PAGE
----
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I am specifically referring to when we can approximate the atoms to be in a chain and they interact via harmonic potentials, for instance, if $N = 2$, we have a diatomic cubical lattice. For the acoustic modes, I can see we have 3 acoustic branches (one for every dimension) but I don't understand why we have $3N - 3$ optical branches.

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The acoustic and optical branches come about from the fact that per spacial dimension, there is one mode where the atoms oscillate "mostly in phase", and all the others have at least one atom per unit cell "out of phase".

The relation also holds for onedimensional systems, where it is easier to visualize. In that case, we have only 1 acoustic, and $s-1$ optical branches, $s$ being the number of atoms per unit cell.

Even though this is 1D, I drew the amplitudes vertically, so it's easier to see what's going on.

enter image description here

Excuse the crude drawing, but I think it will get the point across. The upper sketch is the acoustic mode at some $k$-value, the lower is the optical mode at the same $k$. The lower mode will have a higher energy, since the "springs" connecting neighboring atoms are stretched much further, resulting in stronger forces and faster oscillations. For 3 atoms in the basis, things get a little more complicated, but the acoustic mode looks pretty much the same. However, when there are 3 kinds of atoms, there are 2 different modes like the lower one.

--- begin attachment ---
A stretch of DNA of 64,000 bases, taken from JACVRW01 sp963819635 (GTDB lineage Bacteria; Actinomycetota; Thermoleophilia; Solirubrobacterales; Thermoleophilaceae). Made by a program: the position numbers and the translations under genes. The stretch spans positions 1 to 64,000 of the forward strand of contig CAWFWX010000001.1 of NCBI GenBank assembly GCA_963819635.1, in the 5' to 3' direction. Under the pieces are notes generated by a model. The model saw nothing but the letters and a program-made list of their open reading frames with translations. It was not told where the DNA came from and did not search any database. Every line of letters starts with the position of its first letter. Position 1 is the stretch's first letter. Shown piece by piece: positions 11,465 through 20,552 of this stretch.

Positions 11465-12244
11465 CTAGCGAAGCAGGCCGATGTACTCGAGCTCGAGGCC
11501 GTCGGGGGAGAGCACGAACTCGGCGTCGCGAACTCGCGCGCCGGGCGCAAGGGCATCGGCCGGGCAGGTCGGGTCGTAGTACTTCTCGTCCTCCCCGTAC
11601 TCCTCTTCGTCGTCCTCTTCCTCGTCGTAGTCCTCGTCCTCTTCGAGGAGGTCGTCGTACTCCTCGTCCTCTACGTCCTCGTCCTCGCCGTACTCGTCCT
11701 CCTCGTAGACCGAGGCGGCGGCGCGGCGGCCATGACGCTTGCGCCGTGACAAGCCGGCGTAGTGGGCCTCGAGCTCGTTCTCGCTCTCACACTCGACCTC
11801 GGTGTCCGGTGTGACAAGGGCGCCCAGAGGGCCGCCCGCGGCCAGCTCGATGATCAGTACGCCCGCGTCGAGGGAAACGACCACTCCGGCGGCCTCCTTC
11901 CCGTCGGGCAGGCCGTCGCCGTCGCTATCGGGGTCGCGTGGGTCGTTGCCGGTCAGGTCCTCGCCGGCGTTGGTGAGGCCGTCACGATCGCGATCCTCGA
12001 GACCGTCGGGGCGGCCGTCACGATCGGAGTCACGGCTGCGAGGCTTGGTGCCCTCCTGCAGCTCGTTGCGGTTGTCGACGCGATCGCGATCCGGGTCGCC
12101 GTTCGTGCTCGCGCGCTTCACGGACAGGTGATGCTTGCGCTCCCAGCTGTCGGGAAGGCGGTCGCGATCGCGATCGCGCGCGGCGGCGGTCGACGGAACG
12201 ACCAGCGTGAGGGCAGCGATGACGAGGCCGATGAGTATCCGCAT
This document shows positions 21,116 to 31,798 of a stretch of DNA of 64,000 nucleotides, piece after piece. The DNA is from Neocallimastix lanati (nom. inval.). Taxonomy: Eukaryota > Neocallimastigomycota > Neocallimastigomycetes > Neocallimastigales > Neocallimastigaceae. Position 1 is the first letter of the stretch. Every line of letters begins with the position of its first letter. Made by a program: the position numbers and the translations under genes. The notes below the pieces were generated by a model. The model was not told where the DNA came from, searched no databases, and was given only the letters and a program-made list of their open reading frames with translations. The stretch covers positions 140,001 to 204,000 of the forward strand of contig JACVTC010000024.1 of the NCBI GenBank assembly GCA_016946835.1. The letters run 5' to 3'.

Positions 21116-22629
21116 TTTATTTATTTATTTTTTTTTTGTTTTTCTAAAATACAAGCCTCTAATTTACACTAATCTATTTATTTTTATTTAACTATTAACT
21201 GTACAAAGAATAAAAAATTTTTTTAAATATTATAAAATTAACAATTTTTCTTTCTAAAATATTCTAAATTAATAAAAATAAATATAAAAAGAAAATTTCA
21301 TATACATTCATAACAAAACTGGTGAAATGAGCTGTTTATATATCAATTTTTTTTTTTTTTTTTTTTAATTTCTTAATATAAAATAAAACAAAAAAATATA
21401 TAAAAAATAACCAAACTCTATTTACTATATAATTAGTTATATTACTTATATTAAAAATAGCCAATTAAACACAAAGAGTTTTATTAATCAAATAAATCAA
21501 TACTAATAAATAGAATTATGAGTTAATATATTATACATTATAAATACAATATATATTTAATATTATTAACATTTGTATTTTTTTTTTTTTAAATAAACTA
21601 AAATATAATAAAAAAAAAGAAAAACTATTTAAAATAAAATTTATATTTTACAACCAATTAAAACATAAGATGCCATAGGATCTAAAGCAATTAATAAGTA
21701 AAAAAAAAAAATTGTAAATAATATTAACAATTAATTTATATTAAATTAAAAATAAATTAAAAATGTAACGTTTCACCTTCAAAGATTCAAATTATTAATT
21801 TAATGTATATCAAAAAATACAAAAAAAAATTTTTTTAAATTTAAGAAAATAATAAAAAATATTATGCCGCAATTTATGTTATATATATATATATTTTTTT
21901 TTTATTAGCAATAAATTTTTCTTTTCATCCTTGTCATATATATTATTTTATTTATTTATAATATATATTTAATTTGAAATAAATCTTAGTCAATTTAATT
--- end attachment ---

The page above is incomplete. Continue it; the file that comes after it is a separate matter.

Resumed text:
A more mathematical take on this would be to look at the dimesion of the dynamical matrix. In 1D we get an $s \times s$ matrix that we need to diagonalize, giving $s$ eigenvalues for the frequencies. In 3D we have $3s \times 3s$ giving $3s$ eigenvalues, resulting in $3s$ branches in total. This does, however, not explain their distribution to 3 acoustic and $3s-3$ optical branches.

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